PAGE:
The Euro and the Battle of Ideas
Reviewer: Rebecca Harding
The authors discuss how the troubles faced by the Euro have led its member states to focus on national, as opposed to collective, responses, a reaction explained by the resurgence of the battle of economic ideas: rules vs. discretion, liability vs. solidarity, solvency vs. liquidity, austerity vs. stimulus. Weaving together economic analysis and historical reflection, The Euro and the Battle of Ideas provides a forensic investigation and a road map for Europe's future.
Unequal Democracy: The Political Economy of the New Gilded Age
Reviewer: Dame Kate Barker
The first edition of Unequal Democracy was an instant classic, shattering illusions about American democracy and spurring scholarly and popular interest in the political causes and consequences of escalating economic inequality. This revised and expanded edition includes two new chapters on the political economy of the Obama era.Larry Bartels offers a sobering account of the barriers to change posed by partisan ideologies and the political power of the wealthy. He also provides new analyses of tax policy, partisan differences in economic performance, the struggle to raise the minimum wage, and inequalities in congressional representation. President Obama identified inequality as "the defining challenge of our time." Unequal Democracy is the definitive account of how and why our political system has failed to rise to that challenge. Now more than ever, this is a book every American needs to read.
Reviewer: Christine Shields, Independent Consultant
Unlikely Partners recounts the story of how Chinese politicians and intellectuals looked beyond their country s borders for economic guidance at a key crossroads in the nation s tumultuous twentieth century. Julian Gewirtz offers a dramatic tale of competition for influence between reformers and hardline conservatives during the Deng Xiaoping era, bringing to light China's productive exchanges with the West.
The Power of Networks: Six Principles That Connect Our Lives
Reviewer: Mark Cleary, Kinetic Economics
What makes WiFi faster at home than at a coffee shop? How does Google order search results? Why do Amazon, Netflix, and YouTube use fundamentally different rating and recommendation methods—and why does it matter? Is it really true that everyone on Facebook is connected in six steps or less? And how do cat videos—or anything else—go viral? The Power of Networks answers questions like these for the first time in a way that all of us can understand and use, whether at home, the office, or school. Using simple language, analogies, stories, hundreds of illustrations, and no more math than simple addition and multiplication, Christopher Brinton and Mung Chiang provide a smart but accessible introduction to the handful of big ideas that drive the technical and social networks we use every day—from cellular phone networks and cloud computing to the Internet and social media platforms.
US foreign exchange operations and monetary policy in the twentieth century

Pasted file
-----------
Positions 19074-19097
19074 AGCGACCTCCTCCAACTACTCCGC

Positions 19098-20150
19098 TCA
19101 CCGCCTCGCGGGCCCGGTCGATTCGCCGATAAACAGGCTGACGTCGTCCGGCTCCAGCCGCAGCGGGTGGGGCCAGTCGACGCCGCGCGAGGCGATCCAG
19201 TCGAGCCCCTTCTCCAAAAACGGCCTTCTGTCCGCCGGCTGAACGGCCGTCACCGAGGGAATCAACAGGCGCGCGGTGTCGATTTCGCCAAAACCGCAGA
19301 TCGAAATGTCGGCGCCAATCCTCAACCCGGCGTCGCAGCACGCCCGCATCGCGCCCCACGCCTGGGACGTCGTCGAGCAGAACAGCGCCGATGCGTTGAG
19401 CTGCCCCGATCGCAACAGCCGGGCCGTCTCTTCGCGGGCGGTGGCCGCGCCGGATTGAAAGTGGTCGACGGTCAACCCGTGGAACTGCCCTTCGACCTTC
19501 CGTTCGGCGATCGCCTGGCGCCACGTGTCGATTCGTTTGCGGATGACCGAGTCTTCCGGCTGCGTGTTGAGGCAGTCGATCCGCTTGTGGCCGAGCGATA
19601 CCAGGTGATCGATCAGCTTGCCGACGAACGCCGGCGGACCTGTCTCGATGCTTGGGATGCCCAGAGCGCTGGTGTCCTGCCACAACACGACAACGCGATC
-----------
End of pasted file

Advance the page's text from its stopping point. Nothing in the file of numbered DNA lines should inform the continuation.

Reviewer: William A Allen, Economic & Financial Consultant
Drawing on a trove of previously confidential data, Strained Relations reveals the evolution of US policy regarding currency market intervention, and its interaction with monetary policy. The authors consider how foreign-exchange intervention was affected by changing economic and institutional circumstances - most notably the abandonment of the international gold standard - and how political and bureaucratic factors affected this aspect of public policy.
Welcome to the Poisoned Chalice
The Destruction of Greece and the Future of Europe
Reviewer: Vicky Pryce, CEBR Board Member
A world-renowned economist offers cogent and powerful reflections on one of the great avoidable economic catastrophes of the modern era The economic crisis in Greece is a potential international disaster and one of the most extraordinary monetary and political dramas of our time.
The Price of Prosperity
Why Rich Nations Fail and How to Renew Them
Reviewer: Matthew Whittaker, Chief Economist, Resolution Foundation
In this bold history and manifesto, a former White House director of economic policy exposes the economic, political, and cultural cracks that wealthy nations face and makes the case for transforming those same vulnerabilities into sources of strength—and the foundation of a national renewal.
Ten Reasons to Look Forward to the Future
Reviewer: Ian Stewart, Chief Economist, Deloitte
It’s all over our televisions, newspapers and the internet. Every day we’re bludgeoned by news of how bad everything is – Brexit, financial collapse, unemployment, poverty, environmental disasters, disease, hunger, war. Indeed, our world now seems to be on the brink of collapse, and yet contrary to what most of us believe, our progress over the past few decades has been unprecedented.
The political origins of inequality
Why a More Equal World is Better for Us All
Reviewer: Christine Shields, Shields Economics
Inequality is the defining issue of our time. But it is not just a problem for the rich world. It is the global 1% that now owns fully half the world's wealth-the true measure of our age of inequality. In this historical tour de force, Simon Reid-Henry rewrites the usual story of globalization and development as a story of the management of inequality.
How Networked Markets Are Transforming The Economy
Reviewer: Mark Cleary, Kinetic Economics
Facebook, PayPal, Alibaba, Uber-these seemingly disparate companies have upended entire industries by harnessing a single phenomenon: the platform business model. Platform Revolution delivers the first comprehensive analysis of how platforms use technology to match producers and consumers in a multisided marketplace, unlocking hidden resources and creating new forms of value.